The World Psychiatric Association (WPA) World Congress of Psychiatry is one of the largest psychiatric meeting in the world whereby attendees benefit not only from the scientific programs but also the global networking. As President of Singapore Psychiatric Association (SPA), I was honored and privileged to attend the congress held in Berlin, Germany from 8 to 12 October 2017 as well as the WPA General Assembly and the Asian Federation Psychiatric Associations meetings. WPA has issued a number of position statements that are of relevance to psychiatric practice and training; these include that of Mental health in the workplace, Rights for Persons with Mental Illness, Suicide Prevention, Roles and Responsibilities of the Psychiatrist in the 21st Century and Promoting Psychiatry as a promising medical specialty for medical students.
I have enjoyed the plenaries and keynote speeches at the congress. An example was the notion of the subsequent reduction of lifestyle habits (such as smoking), binge drinking, use of drugs (such as cannabis and heroin) and violence victimization and violence perpetuation by the prevention of adverse childhood experiences (ACE) in future generation. There was also the emphasis on social justice whereby the society should treat all equally well by Prof Dinesh Bhugra, the outgoing WPA President and an interesting talk on ‘Shell Shock – the British Experience ’ by Sir Simon Wessely which also highlighted the controversy behind Post Traumatic Stress Disorder.
The other sessions were as interesting and educational. There was a talk on ‘Aggressive obsessions i.e. Harm OCD’ – the model behind the condition – ‘autogenous’ without any identifiable trigger and ‘reactive’ which is triggered by environmental factors and its treatment including mindfulness. Another topic that was especially relevant to our local context since Singapore is currently embarking on training and certification of peer support specialists was the session on ‘Peer support: foundation of experiential knowledge’ which touched on the differences in its intervention work and sharing experiences. It also emphasized on the need to embark on research methods to allow peer specialists to capture collective benefits and social change.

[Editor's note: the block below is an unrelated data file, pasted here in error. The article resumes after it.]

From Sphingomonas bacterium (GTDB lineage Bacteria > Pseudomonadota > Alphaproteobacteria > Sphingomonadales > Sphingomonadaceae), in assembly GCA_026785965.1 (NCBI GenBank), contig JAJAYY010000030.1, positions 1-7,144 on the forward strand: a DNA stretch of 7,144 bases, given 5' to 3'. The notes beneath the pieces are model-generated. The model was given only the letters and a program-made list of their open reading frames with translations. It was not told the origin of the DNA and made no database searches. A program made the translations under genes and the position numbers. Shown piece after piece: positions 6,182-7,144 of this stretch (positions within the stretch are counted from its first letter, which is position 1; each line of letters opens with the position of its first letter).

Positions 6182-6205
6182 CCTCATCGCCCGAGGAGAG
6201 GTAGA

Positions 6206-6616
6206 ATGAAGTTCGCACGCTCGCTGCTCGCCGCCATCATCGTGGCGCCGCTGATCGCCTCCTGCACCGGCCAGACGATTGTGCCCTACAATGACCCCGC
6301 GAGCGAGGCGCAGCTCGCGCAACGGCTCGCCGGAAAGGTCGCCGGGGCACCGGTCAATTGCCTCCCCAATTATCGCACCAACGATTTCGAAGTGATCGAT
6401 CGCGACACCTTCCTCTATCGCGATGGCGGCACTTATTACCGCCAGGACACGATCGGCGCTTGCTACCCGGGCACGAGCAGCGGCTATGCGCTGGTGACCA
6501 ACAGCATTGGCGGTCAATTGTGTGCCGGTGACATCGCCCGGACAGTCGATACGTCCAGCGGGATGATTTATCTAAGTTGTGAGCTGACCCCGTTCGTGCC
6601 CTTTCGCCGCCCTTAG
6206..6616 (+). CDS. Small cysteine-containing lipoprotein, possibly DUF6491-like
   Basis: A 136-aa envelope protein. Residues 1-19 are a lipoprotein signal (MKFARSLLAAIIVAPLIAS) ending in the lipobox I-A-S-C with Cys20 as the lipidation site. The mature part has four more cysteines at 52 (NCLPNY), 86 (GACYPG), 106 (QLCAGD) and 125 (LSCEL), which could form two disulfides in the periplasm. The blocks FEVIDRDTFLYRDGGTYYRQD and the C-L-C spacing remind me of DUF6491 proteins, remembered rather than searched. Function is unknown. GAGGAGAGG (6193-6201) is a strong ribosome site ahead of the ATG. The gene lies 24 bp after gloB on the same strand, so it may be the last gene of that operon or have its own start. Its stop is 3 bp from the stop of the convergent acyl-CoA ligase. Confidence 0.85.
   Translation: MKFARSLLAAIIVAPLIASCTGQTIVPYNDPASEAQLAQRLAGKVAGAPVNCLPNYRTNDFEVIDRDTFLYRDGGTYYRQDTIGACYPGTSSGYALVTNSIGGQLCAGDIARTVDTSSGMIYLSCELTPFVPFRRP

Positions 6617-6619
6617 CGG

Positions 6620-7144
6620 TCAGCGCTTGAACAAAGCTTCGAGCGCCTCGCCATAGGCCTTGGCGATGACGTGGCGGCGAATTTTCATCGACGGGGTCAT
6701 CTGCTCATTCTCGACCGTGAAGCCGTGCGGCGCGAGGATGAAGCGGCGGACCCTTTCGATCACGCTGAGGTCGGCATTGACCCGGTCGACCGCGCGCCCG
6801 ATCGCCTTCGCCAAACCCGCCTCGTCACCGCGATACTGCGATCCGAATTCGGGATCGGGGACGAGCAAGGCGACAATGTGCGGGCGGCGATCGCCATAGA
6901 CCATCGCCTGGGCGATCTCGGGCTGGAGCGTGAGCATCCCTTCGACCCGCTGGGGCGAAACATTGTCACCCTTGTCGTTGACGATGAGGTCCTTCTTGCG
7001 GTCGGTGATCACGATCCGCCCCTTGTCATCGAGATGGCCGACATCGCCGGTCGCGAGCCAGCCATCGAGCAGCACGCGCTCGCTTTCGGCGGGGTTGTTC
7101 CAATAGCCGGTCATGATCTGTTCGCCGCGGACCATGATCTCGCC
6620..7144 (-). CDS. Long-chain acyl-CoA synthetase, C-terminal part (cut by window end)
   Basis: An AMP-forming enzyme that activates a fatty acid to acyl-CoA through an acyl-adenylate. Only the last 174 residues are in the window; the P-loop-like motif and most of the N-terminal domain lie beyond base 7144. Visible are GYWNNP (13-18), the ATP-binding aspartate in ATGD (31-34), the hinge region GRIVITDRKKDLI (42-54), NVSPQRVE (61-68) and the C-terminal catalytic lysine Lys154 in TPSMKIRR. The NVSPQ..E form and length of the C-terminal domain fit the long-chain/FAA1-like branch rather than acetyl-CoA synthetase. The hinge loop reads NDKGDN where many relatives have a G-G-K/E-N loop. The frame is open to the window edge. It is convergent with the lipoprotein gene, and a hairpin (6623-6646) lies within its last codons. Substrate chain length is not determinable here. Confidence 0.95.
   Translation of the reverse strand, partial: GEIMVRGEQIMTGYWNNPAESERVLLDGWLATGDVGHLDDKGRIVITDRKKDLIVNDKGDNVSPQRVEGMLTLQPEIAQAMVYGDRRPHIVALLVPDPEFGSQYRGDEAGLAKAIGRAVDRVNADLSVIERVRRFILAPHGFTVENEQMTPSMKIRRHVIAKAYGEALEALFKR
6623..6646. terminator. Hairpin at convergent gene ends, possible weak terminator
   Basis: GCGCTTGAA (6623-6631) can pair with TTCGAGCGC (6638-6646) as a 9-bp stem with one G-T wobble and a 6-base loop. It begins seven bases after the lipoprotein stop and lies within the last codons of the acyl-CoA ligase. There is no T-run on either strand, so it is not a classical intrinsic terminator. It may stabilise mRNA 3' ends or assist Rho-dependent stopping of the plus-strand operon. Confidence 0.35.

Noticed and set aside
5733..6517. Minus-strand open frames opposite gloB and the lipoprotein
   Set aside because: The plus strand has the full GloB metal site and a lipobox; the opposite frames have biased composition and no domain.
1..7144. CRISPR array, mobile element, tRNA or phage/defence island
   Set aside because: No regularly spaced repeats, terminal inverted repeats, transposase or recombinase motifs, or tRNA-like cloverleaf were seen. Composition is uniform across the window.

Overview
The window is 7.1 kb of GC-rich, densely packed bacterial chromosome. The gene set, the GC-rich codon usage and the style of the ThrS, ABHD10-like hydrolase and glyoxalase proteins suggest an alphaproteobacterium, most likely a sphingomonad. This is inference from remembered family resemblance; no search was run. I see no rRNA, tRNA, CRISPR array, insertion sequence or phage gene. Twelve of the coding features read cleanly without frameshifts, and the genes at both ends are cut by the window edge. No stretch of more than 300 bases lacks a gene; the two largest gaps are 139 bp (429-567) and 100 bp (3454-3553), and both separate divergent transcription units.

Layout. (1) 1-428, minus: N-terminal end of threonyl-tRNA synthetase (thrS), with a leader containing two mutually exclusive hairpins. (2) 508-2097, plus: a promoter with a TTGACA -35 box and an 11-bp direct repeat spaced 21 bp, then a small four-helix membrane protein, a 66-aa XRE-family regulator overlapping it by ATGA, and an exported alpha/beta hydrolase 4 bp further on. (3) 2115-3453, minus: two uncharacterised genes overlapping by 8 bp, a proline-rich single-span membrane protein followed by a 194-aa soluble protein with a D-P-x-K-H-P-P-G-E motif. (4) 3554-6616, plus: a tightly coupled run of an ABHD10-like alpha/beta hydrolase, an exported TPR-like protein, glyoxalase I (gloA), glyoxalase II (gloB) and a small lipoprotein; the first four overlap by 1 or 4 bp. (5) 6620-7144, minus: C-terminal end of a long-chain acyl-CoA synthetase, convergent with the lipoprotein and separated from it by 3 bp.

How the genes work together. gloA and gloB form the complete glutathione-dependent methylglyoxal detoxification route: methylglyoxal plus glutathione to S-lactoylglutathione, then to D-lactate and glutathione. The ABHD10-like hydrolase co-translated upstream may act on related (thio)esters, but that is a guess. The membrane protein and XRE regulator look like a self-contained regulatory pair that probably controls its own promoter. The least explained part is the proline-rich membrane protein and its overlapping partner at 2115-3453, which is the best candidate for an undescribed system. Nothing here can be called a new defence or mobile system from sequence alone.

The poster sessions have been useful as there were a number of posters on addiction psychiatry such as the use of Varenicline and Combination Nicotine Replacement therapy in a smoking cessation clinic in Taiwan and the use of a bed occupancy management in an addiction unit in a German psychiatric hospital. I presented the findings of the Home Treatment Team (HTT) pilot programme of the Institute of Mental Health and there was wide interest and discussion amongst the attendees especially from the European countries. There was also a poster on HTT in a Swiss population looking at the differential characteristics of patients treated under the programme.
Finally, I would like to congratulate the newly elected members of the WPA Executive Committee and the Zonal Representatives.